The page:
Echoes of Gates' comments filtered through the warnings delivered to their governments by Britain's First Sea Lord and the French general. Like them, the US Secretary of Defense can't see NATO winning the war in Libya.
2. Boehner and the Republicans are also disturbed by the president's order for a naval buildup in the Mediterranean (See debkafile's exclusive of June 14: US naval movements around Syria. Hizballah moves rockets), fearing that the naval units may be turned against Libya rather than Syria.
3. The House Speaker has picked up negative vibes from the intelligence briefings received by members of the Intelligence and Armed Services Committees. They paint a totally different picture of the state of play in Libya from the one NATO, London and Paris are feeding world media and the European public.
All the US military and intelligence officials monitoring the war – some from rebel headquarters in Benghazi and Tripoli – agree, according to our exclusive sources, that the NATO operation has no chance of toppling Qaddafi, breaking the back of his army or leading the rebels to victory.
It would take a miracle or a fluke strike to kill Qaddafi. But barring that remote eventuality, there is nothing to stop him hanging on to power for a lengthy period of time. The coalition's concentrated bombardments and missile strikes have not loosened his grip or touched the operational capabilities of the 11 brigades at his disposal.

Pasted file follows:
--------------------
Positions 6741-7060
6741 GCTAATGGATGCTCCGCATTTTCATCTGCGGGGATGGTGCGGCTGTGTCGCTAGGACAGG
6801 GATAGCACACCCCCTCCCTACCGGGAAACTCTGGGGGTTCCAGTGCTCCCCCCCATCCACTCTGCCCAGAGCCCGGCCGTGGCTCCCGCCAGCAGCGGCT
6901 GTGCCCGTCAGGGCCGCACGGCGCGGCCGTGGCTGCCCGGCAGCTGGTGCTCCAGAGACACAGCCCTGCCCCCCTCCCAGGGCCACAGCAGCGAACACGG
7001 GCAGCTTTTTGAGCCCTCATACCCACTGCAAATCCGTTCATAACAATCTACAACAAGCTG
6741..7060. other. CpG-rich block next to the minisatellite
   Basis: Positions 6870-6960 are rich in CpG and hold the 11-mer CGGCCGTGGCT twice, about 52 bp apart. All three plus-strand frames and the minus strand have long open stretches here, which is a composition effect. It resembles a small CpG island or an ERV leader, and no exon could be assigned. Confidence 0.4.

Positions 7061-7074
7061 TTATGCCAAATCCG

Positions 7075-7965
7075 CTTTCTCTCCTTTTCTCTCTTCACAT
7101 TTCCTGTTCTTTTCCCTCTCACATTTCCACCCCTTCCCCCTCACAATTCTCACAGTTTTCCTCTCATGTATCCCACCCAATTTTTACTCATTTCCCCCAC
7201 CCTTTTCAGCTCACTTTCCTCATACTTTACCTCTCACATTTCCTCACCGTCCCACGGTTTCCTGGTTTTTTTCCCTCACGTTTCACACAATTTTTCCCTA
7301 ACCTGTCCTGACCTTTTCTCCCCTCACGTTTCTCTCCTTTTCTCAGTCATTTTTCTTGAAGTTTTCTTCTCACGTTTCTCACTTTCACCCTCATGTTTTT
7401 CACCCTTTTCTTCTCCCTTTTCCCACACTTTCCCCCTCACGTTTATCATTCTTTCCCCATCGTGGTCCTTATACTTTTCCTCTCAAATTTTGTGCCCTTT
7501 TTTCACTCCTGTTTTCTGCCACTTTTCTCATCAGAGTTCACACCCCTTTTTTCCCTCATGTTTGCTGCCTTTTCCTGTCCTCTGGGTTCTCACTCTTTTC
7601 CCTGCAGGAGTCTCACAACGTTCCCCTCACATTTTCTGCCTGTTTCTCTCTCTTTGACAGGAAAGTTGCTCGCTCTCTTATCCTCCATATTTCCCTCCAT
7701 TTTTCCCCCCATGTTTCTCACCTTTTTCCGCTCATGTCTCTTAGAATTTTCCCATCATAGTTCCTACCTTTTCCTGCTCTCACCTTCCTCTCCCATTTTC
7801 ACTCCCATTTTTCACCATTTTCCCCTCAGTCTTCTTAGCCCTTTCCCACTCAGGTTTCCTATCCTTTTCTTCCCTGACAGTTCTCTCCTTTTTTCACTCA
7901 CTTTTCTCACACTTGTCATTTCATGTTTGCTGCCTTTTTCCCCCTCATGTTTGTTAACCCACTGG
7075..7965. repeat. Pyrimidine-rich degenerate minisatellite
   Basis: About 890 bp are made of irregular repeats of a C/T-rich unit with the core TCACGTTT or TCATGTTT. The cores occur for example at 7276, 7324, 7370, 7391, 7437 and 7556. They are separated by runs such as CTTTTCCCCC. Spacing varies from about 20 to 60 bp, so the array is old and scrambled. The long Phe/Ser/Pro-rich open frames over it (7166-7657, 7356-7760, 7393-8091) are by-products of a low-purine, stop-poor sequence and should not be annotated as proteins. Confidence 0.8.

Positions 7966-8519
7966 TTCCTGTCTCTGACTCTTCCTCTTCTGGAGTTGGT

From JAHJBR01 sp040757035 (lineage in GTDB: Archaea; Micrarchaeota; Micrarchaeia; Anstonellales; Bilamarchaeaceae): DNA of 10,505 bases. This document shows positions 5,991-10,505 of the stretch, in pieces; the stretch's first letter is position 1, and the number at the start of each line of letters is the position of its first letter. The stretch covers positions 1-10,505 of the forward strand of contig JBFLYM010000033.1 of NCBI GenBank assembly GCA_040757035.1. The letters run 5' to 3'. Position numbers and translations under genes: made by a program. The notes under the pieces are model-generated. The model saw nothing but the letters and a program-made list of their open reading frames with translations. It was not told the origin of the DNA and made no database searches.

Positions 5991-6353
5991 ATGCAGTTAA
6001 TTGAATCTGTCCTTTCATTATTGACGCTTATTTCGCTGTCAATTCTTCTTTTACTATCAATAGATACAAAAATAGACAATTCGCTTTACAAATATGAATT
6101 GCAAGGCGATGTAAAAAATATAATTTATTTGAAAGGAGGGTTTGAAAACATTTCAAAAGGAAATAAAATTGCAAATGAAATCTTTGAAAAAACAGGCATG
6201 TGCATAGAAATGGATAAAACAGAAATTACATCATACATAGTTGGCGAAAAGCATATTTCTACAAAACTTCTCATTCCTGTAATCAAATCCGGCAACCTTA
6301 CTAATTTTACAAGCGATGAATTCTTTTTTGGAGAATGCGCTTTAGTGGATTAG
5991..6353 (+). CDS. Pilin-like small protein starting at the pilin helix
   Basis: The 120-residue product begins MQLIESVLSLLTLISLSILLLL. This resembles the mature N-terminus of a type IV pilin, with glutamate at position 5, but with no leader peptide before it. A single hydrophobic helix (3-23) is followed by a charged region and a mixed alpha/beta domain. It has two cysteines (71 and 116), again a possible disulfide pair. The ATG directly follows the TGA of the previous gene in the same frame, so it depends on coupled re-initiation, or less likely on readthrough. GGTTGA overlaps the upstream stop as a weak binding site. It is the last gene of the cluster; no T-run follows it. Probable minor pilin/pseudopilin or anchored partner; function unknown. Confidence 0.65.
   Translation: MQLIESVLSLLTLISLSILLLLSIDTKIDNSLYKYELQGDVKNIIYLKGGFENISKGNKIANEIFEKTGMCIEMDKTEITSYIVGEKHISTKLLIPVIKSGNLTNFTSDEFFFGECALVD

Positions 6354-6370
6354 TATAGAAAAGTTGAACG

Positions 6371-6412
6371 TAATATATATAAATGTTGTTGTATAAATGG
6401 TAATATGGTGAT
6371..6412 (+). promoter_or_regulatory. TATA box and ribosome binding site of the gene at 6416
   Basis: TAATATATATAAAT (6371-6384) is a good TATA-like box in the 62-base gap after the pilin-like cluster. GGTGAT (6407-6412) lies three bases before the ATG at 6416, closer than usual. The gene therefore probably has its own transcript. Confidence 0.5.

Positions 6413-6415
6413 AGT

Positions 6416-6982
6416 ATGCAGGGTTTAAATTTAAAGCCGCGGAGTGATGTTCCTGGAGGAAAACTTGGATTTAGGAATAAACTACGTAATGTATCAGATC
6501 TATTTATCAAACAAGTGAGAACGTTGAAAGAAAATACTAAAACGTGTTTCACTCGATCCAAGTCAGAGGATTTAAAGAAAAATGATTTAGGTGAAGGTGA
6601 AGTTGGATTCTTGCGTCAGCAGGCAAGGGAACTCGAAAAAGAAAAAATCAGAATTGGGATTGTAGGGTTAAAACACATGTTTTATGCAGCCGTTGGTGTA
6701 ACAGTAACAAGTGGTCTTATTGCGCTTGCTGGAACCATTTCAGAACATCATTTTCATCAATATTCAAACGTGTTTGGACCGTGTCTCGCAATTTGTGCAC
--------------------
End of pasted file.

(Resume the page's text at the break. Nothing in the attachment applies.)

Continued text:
The Berbers account for single rebel military gain
As for the rebels, their military competence is rated close to nil.
One intelligence report measures their ability to advance into new ground and extend their battle lines as limited to a few hundred meters at a time – one kilometer at most. Other reports ridicule as ludicrous rebel commanders' claims this week that they are on the way to conquering Qaddafi's hometown of Sirte, Tripoli remains beyond their reach.
Libya's dissident forces, after months of fighting, can claim real military gains in only one place, the Nafusa Mountains in the west. There, the Berber tribes of Gharyan, Yifrin, Kabaw, Nalut and Jadu have been able to beat back Qaddafi's army and seize control of the region. And an army brigade Qaddafi sent Wednesday, June 15 from Tripoli for a counter-attack was thrown back.